He, along with Alan Lomax, was researching southern country blues in the ’40’s, recording totally unknown blues artists on primitive tape recorders long before Eric Clapton, Keith Richards and John Mayall et. al. were out of short pants. One memorable album was ‘Blues in the Mississippi Night’ by Lomax, used copies are now going for close to $100 at Amazon, it was my first blues album and it went the way of all the others come the divorce. I hope my ex wife is still computer illiterate.
During the interview he mentioned getting a contract with Folkways records, one of my early favorites, this prompted me to pull several early blues from my collection to see if his name was on any of them. One of them was ‘Big Bill Broonzy sings Country Blues’ on Folkways from 1957, he’s also interviewed on the record by Studs Terkel.
I’ve mentioned meeting Big Bill hereabouts and this LP relates directly to that.
I’ve mentioned my recent obsession with listening to the air checks of my 1990’s radio show, such an interesting new late night interest. But, I’ve just started a new obsession, I’m reviewing my VHS collection; I have close to 600 tapes recorded throughout my working life and mostly related to music. This week I’ve watched 2 one hour documentaries about Duke Ellington and two about Bob. Today I pulled one from 1982 titled ‘Black Wax’, a documentary and performance by and about Gil Scott Heron and as I sat watching it I kept thinking ”I must find a way to share this with the Spill”, but the process of transferring and digitizing the tape was very off-putting so I checked youtube on the off chance that they’d have it and sure enough they do. My suggestion is that if you know how to record from youtube you should, this never went to commercial DVD and it’s invaluable to anyone who appreciates Gil. It’s a great piece, well worth watching, you see Gil at his peak in many aspects, if you can’t watch the entire thing at least watch from 1.04.30 ’til the end credits, about 12 minutes. He’s great.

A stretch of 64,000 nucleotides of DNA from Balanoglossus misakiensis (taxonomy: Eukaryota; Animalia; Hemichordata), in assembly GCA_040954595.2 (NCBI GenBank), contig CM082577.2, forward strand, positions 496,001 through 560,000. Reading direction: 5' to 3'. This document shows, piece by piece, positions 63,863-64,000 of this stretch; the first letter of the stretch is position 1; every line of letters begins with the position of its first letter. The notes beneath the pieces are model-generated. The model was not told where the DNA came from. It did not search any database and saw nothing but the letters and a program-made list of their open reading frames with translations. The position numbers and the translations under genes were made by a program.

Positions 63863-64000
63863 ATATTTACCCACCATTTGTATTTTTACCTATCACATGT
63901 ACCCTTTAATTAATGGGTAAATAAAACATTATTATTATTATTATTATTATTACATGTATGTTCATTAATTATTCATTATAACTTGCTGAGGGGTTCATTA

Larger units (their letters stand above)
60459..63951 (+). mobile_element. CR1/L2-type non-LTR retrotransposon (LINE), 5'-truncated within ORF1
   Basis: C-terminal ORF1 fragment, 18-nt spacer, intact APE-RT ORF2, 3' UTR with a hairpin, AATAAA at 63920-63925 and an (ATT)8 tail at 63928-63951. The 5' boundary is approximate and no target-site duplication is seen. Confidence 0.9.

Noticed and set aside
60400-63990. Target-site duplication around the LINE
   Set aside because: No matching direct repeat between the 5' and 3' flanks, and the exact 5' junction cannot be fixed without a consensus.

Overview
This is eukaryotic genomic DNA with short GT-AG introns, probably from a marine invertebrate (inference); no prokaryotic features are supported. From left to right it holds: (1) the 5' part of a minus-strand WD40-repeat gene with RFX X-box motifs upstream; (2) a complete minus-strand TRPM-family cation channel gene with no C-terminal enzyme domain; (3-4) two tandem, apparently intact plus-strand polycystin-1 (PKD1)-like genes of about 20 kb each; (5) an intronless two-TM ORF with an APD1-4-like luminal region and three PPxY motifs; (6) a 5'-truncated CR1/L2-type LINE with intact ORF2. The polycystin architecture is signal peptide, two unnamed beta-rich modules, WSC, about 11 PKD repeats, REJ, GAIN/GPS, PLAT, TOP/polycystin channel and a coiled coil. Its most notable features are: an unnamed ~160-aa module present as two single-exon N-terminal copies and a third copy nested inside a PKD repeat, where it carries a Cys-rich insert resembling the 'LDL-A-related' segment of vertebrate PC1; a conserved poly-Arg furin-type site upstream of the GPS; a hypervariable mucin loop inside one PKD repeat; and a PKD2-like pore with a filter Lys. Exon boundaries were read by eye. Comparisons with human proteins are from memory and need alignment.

There’s a couple of extras after the credits and I was present at the last one, it’s shot at Sunsplash in Jamaica and I was right in front of the stage, I remember it well.
So here’s a special treat, Black Wax by Gil Scott Heron with the Midnight band, enjoy.
Soon after arriving in Calfornia in 1958 I bought a book on impulse, I’d never bought a book of poetry before but something attracted me to this book. It’s title was ‘Poets Choice’ and it was a collection of about 100 poems chosen by their authors as their favorites, one poem stood out and grabbed me, it was by someone I’d never heard of, Philip Levine, the poem was ‘For Fran’, dedicated to his wife. Here it is, I’ve had it on my wall or my desktop all my life. It almost brought me to tears.
This led me to Philip Levine’s poetry which I discovered was based in large part on his experiences working in the Ford plant in Detroit, Michigan and in Spain where he went to study the antifascist side of the Spanish Civil War and to write about it. He was perhaps the only American poet devoted to the industrial workers and their conditions. He became the poet laureate of the United States and NPR-TV devoted this piece to him. The second piece is a bit longer and he reads several of his poems. He will definitely be missed, thanks Phillip.